Tatyana Chernoguzova: ‘We live in the era of Tatar Renaissance’

The designer from Kazan is looking for a visual Tatar cultural code

Tatyana Chernoguzova: ‘We live in the era of Tatar Renaissance’
Photo: Мария Зверева

“Many brands work with the theme of national cultural code. I call it the Tatar Renaissance — the revival of Tatar culture," says young Kazan fashion designer Tatyana Chernoguzova, simultaneously revealing her own mission — to seek a new path of development through the study of the history of the people and their art. Within the framework of the Fashion System 2024+6: Foreseeing New Forces forum in Kazan, the famous artist and founder of the Your yool brand told Realnoe Vremya that she positions her project as a visual study of national identity in the language of art and fashion. What does the concept of “glocal” mean and how modern fashionistas replace the traditional tubeteika — details in the material.

Glocal project

Tanya Chernoguzova calls her project glocal — this is a combination of the concepts of “global” and “local”, which can be traced both in the very concept of the Your yool brand, and in its name, which combined the word “Your” and “yool” (“yul” from Tatar — “way, road”).

“At the junction of the concepts of 'global' and 'local', there lies my interest in research: how, talking about my personal experience, talking about local culture — in this case Tatarstan, to exist in a huge globalisation and the trend towards unification of everything through the Internet and travelling. How we can create something new and how these two parts will interact in this new one. In general, “glocal” is a sociological concept. With globalisation, it would seem that everything should mix, but in reality, on the contrary, such a phenomenon occurs that local events and features begin to stand out, people begin to remember their dialects, turn to some of their traditions just against the background of that very globalisation. I think this is a very interesting phenomenon that I work in.

“Born in Tatarstan, open to the world," the designer declares in one of her slogans. She sees her mission in looking for a new way to develop the modern national visual code through the study of the history of the people and their art, to reveal new facets of culture to the world around them through combining experience, media projects and collaborations.

Tatiana calls her project a visual study. She is a fashion designer by education. This year she has graduated from the Faculty of Design of the Department of Light Industry of the KHTI and remembers how she chose this field of study several years ago:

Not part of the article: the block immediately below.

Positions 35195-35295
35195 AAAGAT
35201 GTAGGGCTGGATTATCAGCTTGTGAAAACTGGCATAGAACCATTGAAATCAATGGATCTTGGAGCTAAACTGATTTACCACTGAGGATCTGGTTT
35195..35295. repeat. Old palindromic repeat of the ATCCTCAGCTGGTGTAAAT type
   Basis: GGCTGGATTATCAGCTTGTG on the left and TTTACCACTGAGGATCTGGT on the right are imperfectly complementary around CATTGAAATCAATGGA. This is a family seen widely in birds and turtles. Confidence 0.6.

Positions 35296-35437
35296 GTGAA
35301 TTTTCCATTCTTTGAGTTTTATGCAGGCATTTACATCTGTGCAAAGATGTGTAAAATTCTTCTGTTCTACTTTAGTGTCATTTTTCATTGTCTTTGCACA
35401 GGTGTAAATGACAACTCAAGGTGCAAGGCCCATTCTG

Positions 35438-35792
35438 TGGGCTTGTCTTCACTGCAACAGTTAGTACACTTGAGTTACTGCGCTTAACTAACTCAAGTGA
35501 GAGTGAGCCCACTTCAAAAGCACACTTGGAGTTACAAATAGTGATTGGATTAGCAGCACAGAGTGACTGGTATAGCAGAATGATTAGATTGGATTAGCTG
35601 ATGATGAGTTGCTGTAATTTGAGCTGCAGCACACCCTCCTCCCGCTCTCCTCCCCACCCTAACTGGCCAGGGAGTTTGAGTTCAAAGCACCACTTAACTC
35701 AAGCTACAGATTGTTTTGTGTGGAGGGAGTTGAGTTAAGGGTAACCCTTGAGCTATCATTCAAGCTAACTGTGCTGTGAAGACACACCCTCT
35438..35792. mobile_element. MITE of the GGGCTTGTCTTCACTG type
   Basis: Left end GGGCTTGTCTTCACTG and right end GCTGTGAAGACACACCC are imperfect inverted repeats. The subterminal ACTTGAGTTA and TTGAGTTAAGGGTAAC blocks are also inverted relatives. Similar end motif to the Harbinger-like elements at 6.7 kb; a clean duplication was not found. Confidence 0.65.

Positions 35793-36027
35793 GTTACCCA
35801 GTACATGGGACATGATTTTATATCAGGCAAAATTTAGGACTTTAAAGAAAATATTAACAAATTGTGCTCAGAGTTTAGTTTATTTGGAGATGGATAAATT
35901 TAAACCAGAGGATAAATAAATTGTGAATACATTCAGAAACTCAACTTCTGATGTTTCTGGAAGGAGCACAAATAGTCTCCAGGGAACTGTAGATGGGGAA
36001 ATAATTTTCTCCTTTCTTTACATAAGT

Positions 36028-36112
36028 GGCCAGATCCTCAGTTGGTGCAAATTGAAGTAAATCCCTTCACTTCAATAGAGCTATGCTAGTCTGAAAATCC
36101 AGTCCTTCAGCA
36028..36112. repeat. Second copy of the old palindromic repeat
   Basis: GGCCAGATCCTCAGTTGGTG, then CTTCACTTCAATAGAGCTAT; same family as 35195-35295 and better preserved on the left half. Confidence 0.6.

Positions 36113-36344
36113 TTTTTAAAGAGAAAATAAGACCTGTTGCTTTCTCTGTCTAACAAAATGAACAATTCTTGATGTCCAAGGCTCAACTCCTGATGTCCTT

“It was very unpopular then. We were all promised hemming curtains. For 7 years I studied part-time. I didn't like all the disciplines. I went there to paint and study the experience of world designers. Besides, I graduated from art school. My first and last hired job is a fashion magazine. I worked there for 6 years and worked my way up from assistant to editor-in-chief. My main occupation was visual design, stylisation of filming. I have been doing fashion for more than 13 years — this is my “medium”. It is understandable and interesting to me.

“Tolerance and acceptance is the environment I grew up in”

The young woman, originally from Zelenodolsk, when asked about her nationality, replies that she is “Tatarstani”. Her maternal grandfather is a Tatar, her mother is half Tatar, half Russian. The father is Russian, but there are representatives of other nationalities in his family. “Like others, my family went through the Soviet years, when it was not customary to speak their native language. My grandfather did not speak Tatar with my mother, and everyone else in my environment did not speak their native language. They didn't teach it much at school. So it turned out that my mother knows Tatar less than I do, although I just learned Tatar at school in a Russian group.” According to the young woman, there is a mixture of nationalities in their family, so when she faced the question of her own identification, it was important for her to figure herself out:

“Of course, my territory is Tatarstan, it is a special place. From the point of view of thinking and from the point of view of cohabitation of different cultures. For example, mixed marriages are normal for us, because we have always had two dominant nationalities. You come to school, you have three Aliyahs, two Ruslans, five Mashas and so on. There were no questions about why the names were different, why someone spoke a different language. Tolerance and acceptance is the environment I grew up in. Maybe there are other examples, but I lived in a world where there is peaceful coexistence of peoples. I think this has also defined me, and through these points I try to reflect on what the Tatar cultural code is.

“Tatar is becoming fashionable”